NFL players received startling news this morning that union head Gene Upshaw, the Hall of Fame lineman, has died at 63.
Upshaw had served as the executive director of the National Football League Players Association for more than 25 years after a distinguished 16-year playing career.
The NFLPA entered a challenging period in May when NFL owners voted unanimously to opt out of the collective bargaining agreement with players, a development that could lead to an uncapped season in 2010 and a lockout in 2011. The labor deal had been forged in March 2006 and was hailed as a victory for players. It's a complicated issue and matters have been heightened in the last year with some objection in the ranks to the way Upshaw has conducted business and a plan for future leadership. Upshaw, whose condition was not known publicly, vowed to forge ahead.
Upshaw had a strong working relationship with former commissioner Paul Tagliabue, some say too cozy, but the facts are undeniable that players have benefited handsomely in his tenure. He guided the players through the strike in 1987 and broke through with free agency a little more than five years later.
Don't underestimate the impact of Upshaw's passing because this is a critical time for the NFLPA.
Upshaw visited Halas Hall last September to meet with players. I posed to him a question that was becoming more popular at the time and is still squarely in focus: What was his position on escalating bonus money for the top 10 picks in the draft each year? Oakland's JaMarcus Russell had landed guaranteed money in line with what Peyton Manning and Tom Brady received on their current deals. You may not agree with his answer, but you cannot argue with the logic from a player's standpoint.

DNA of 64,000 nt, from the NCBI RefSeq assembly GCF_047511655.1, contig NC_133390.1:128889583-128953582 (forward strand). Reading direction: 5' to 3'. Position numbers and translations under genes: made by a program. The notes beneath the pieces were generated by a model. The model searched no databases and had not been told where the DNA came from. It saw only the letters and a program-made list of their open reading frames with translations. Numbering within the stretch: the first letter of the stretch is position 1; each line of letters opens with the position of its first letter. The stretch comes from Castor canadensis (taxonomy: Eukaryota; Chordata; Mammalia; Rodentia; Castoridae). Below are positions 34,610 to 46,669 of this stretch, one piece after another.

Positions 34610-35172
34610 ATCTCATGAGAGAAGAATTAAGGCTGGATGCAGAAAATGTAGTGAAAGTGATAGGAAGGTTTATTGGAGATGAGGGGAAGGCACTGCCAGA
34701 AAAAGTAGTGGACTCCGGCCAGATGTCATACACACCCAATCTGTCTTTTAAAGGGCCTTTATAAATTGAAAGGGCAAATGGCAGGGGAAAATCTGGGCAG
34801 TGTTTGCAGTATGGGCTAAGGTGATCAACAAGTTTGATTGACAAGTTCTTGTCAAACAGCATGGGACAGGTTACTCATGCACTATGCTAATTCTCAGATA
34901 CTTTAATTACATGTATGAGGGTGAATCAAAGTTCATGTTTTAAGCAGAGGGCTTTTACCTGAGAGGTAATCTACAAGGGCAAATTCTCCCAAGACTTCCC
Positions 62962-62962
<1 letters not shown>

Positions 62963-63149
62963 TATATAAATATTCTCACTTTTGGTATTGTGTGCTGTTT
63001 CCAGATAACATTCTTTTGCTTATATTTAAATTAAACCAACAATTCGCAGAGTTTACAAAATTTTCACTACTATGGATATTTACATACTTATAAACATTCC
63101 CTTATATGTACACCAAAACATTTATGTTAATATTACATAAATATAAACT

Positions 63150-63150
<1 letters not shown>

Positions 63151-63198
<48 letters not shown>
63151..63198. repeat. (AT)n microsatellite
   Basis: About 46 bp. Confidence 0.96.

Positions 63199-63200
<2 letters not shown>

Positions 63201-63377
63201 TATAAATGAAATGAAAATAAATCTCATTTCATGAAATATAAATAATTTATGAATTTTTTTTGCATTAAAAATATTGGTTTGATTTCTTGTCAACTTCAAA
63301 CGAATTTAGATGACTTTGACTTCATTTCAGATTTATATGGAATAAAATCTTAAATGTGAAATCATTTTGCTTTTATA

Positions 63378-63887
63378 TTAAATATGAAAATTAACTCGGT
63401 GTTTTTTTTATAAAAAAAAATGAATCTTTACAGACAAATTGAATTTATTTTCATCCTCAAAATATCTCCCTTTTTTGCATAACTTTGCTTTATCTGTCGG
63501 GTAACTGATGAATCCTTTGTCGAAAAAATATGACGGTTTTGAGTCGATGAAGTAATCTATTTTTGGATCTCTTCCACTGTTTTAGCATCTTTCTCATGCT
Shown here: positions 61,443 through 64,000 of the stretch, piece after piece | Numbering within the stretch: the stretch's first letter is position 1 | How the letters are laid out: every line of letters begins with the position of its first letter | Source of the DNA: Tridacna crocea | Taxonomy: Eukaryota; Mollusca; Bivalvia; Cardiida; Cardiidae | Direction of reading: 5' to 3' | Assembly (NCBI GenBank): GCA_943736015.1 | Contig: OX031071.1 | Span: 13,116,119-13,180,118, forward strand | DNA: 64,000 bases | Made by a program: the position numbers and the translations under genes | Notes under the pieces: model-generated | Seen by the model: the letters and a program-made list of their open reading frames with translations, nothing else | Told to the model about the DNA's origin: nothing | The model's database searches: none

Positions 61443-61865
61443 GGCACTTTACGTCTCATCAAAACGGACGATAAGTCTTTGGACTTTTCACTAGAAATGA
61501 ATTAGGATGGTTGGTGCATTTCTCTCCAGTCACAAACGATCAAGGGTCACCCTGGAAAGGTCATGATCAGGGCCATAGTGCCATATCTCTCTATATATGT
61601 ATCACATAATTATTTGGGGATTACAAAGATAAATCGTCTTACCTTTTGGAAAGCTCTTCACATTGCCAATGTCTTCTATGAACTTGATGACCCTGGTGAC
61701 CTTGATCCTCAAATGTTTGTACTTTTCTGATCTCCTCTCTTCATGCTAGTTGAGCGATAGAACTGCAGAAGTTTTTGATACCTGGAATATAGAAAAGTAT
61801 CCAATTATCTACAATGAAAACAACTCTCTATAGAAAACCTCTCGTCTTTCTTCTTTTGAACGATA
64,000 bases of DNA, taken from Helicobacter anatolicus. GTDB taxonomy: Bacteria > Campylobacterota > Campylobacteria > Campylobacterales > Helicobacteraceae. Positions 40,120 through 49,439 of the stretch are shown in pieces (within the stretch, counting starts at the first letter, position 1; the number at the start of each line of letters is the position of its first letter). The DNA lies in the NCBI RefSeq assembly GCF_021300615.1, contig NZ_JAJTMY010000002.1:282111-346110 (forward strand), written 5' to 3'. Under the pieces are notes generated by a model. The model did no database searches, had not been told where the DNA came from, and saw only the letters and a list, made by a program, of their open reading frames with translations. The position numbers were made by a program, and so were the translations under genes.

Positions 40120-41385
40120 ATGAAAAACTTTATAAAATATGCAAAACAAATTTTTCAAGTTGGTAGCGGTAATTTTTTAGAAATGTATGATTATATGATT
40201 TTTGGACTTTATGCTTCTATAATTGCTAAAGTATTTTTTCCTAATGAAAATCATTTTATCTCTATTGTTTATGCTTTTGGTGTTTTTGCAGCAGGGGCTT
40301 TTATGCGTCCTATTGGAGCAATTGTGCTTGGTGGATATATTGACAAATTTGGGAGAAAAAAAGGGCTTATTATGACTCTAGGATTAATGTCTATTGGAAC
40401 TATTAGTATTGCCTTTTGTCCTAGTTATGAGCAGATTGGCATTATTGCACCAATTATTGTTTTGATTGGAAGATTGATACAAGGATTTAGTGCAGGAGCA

"The alternative, what you always hear, is why can't you control what the rookies get?" Upshaw said. "Our position has always been that you're only a rookie for a year, after that you're a veteran. Then, that contract will help even if it is a huge contract. If the Raiders are going to pay JaMarcus Russell whatever he got, you better believe Tom Brady and all the rest of those guys are saying, `Hey, wait a minute. If he's getting all that and he hasn't thrown a ball, what am I worth?' Tony Romo, he's going to be up now.
"It sort of gets overplayed because if you look at the first five guys, they're the guys who really make a lot. Then you look at the next five guys, by the time you get to the 10th guy, the [salaries] really start down. It's only the first five, and then the next five. That's why we put in the rule that the first-round draft picks are capped at six-year deals, and now the second-round picks can only sign four-year deals [so the other picks can get to free agency sooner].
"The Bears weren't the only team having second-round picks sign five-year contracts, and then those guys are delayed getting to free agency. When you see the revenues grow and see everything going up, there is hardly any way around a guy making the money. It's all guaranteed money and we want them to get as much as they can get, even as a rookie. You can't screw the rookies because there are no assurances that the teams are going to take that money and give it to anyone else."